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Everything posted by Kinsa

  1. I was going to suggest St Augustine or Virginia Beach, but I see I'm late to the game. Lol
  2. The author was condescending and rude. But putting that aside, she still didn't explain how eating the "dumpling child" was relevant to Asian culture but not white culture... unless it was explained in the twitter stuff, which I don't read because I find the reposting of tweets to be annoying.
  3. Smallest to largest: Books from my living room. (And yes, that is a vintage copy of Famous Men of Rome.)
  4. I sorta lucked out on this one. Four of my six have already flown the nest, leaving only my last two. My second to last is my special ed child, so I plan to keep him home as long as my youngest is still home, and then I'm going to graduate them both at the same time.
  5. He did apply for it. We are in the waiting mode now.
  6. Tangled and Glamorous: We have limited outlets in our government housing, so these outlet boxes end up having many cords in them. They're usually a tangled mess. This is my velvet gown. I wore it in 1995 before kids and again in 2008 after six kids. I haven't worn it since then. I felt glamorous when I wore it.
  7. Such sadness. I really admired him. May he rest in peace.
  8. So I was reading the headline about Koko the Gorilla passing away. (The sign language gorilla.) The article was talking about Koko, how she knew 1000 signs and recognized 300 English words, etc. I was all interested in this great article. I've always admired and been fascinated with Koko. But then it said that Koko's estimated IQ was between 75-85. And yes, that ticked me off. So they're saying that my son is dumber than a gorilla? I beg to differ. His IQ might be only 60, but he knows a helluva lot more words than Koko. And my son can read. And add. Plus he can wipe his own butt. *roll my eyes* It just rubbed me the wrong way. I call BS. There's no way my son is less intelligent than a frickin' gorilla. Rant over. Grrrr...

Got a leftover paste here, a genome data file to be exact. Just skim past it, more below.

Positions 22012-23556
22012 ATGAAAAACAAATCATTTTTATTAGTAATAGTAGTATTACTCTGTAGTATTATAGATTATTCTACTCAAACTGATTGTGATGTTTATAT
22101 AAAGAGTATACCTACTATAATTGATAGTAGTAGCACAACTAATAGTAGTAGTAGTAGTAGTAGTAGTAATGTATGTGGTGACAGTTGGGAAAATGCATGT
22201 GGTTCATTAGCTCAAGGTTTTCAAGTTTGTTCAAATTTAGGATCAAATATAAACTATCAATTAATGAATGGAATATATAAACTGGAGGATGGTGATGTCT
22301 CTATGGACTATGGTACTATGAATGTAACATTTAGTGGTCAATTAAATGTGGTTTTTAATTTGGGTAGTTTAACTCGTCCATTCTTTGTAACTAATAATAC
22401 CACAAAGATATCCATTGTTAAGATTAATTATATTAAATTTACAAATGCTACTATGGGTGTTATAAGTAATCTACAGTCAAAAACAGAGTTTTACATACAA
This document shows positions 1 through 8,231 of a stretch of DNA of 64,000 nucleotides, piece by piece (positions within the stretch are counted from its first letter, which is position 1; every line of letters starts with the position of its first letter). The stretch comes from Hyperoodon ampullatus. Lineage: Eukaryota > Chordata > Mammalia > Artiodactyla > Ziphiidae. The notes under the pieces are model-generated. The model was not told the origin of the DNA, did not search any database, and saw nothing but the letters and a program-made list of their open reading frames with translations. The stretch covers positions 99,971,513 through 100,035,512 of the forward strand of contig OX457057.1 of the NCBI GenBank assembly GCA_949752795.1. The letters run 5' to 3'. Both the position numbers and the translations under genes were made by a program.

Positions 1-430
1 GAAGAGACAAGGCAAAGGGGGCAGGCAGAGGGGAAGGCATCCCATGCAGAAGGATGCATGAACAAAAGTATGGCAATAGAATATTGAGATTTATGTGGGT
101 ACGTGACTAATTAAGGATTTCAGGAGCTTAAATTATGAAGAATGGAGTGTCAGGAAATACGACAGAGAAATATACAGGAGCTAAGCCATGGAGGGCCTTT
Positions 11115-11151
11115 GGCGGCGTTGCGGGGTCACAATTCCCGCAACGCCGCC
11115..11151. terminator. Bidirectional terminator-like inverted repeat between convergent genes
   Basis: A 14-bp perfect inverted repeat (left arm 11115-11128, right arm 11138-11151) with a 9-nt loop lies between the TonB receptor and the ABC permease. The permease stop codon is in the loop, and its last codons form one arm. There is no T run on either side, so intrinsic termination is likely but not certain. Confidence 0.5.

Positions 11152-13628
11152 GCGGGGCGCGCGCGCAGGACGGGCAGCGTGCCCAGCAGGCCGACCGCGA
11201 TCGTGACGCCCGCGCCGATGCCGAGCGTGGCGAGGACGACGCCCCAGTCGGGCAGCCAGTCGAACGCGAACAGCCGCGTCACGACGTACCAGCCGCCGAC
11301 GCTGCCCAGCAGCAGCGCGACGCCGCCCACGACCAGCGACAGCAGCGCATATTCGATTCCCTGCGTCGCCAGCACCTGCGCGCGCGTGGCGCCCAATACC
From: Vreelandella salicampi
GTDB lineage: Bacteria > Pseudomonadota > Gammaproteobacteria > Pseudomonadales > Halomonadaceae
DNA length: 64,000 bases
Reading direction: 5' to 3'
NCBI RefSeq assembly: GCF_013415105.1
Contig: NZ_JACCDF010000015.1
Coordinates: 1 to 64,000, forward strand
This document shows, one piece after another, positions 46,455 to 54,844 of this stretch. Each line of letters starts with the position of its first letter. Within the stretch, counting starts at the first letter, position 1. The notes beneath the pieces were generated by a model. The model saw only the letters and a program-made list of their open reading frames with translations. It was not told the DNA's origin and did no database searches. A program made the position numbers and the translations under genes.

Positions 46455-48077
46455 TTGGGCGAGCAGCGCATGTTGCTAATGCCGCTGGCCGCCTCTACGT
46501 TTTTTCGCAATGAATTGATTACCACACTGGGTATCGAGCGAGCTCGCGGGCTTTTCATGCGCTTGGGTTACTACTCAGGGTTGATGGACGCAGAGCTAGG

9. Yes, this. She's horrified when she realizes the destructiveness of her compulsion about her son, and it startles her out of her dream and into consciousness, as she sobs. It is the catalyst for the change in her relationship with her son, from obsession to a healthy parent/adult child relationship. I have four sons in this stage of life right now (ages 22, 22, 20, and 18), and I truly miss the parent/child relationship of our days gone by. I can relate to the mom in the short movie, how I want to grab hold and keep them to myself despite their pulling away, yet I realize that a healthy dynamic is to let them go. This is why I cried in the movie theater yesterday.
  10. Oh, and as far as the Pixar Short and the mom eating the dumpling, I saw that as an act of desperation from the mom, that she was willing to do anything she had to do to keep him to herself. It was a bit shocking though. Lol